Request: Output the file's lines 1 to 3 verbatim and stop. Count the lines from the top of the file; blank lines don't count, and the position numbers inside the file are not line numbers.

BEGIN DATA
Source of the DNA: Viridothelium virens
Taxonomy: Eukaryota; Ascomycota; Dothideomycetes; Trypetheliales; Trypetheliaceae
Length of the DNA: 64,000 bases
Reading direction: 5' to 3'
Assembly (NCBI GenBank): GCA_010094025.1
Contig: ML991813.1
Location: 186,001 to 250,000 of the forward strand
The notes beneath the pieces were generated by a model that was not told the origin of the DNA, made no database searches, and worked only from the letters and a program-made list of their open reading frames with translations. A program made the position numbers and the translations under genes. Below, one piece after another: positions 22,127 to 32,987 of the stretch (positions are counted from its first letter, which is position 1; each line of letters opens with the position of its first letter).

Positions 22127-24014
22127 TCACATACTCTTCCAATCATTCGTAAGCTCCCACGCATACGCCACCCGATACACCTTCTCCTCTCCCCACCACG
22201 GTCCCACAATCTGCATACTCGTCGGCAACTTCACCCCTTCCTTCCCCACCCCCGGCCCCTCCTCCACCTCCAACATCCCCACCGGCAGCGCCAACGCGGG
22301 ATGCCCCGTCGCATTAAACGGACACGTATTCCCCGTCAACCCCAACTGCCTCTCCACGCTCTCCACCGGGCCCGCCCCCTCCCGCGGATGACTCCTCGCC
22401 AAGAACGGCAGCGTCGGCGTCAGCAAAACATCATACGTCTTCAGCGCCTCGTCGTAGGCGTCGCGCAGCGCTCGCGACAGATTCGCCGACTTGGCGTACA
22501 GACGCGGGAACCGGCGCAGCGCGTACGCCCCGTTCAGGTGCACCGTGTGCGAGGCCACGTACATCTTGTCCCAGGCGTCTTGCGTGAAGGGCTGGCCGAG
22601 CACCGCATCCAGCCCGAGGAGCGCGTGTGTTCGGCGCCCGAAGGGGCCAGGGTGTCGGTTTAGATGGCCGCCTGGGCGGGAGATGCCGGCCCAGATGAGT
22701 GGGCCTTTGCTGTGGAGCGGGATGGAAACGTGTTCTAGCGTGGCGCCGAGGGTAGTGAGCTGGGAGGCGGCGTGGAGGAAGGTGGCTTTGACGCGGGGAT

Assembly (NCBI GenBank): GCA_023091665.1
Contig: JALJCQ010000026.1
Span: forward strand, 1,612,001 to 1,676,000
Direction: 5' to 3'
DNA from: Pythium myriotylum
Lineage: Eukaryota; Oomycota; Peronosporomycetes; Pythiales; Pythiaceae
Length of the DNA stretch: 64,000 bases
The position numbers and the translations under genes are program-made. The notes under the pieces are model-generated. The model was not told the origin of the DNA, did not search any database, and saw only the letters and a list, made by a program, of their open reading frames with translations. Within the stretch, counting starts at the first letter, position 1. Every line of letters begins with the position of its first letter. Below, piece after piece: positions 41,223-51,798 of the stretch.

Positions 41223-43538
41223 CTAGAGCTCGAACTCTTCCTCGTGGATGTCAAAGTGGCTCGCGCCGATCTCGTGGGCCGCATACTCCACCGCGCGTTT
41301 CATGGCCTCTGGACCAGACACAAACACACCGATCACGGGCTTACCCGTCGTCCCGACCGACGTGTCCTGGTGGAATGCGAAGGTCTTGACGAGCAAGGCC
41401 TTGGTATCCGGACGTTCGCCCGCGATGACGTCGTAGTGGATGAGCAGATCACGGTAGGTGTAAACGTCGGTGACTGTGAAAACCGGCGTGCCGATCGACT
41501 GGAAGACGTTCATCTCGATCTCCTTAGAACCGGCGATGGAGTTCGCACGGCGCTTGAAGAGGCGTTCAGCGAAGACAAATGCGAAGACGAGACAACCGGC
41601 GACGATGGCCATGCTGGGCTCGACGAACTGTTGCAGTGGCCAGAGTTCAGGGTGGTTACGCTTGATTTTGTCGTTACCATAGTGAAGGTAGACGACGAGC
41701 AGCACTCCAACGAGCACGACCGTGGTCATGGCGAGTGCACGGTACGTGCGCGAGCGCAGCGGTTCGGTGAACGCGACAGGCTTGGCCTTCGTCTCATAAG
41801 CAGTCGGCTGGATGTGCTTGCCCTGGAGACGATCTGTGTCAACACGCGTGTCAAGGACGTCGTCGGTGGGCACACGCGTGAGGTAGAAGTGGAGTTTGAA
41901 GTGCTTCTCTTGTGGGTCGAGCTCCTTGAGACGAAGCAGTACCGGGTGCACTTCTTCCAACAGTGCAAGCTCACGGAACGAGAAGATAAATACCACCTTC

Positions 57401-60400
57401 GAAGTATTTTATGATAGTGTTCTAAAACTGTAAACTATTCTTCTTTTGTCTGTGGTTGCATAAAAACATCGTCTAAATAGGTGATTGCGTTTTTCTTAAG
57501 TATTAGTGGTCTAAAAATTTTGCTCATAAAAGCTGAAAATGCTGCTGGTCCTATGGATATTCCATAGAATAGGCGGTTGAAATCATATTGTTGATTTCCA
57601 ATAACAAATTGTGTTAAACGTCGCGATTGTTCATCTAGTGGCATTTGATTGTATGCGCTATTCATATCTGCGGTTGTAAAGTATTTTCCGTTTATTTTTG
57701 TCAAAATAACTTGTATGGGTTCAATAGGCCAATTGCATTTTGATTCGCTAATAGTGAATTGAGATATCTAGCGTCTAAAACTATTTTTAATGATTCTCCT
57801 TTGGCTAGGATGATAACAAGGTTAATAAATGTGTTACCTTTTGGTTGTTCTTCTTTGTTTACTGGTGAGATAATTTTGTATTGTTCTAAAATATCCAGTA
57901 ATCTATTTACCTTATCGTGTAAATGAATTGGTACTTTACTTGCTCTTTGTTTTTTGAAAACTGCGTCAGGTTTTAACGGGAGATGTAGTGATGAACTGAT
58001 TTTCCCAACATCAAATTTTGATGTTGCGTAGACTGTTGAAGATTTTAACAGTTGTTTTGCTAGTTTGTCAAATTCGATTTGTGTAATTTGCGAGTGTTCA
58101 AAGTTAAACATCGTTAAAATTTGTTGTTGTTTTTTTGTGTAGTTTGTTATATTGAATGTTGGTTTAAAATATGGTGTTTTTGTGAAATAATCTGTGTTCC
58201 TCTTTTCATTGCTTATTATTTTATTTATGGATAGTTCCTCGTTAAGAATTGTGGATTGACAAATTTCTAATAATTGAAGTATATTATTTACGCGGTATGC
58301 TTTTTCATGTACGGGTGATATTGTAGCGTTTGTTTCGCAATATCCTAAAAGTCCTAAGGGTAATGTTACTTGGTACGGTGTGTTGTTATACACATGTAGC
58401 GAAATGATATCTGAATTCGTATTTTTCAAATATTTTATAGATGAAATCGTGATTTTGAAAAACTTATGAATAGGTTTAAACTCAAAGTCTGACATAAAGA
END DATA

Source of the DNA: Viridothelium virens
Taxonomy: Eukaryota; Ascomycota; Dothideomycetes; Trypetheliales; Trypetheliaceae
Length of the DNA: 64,000 bases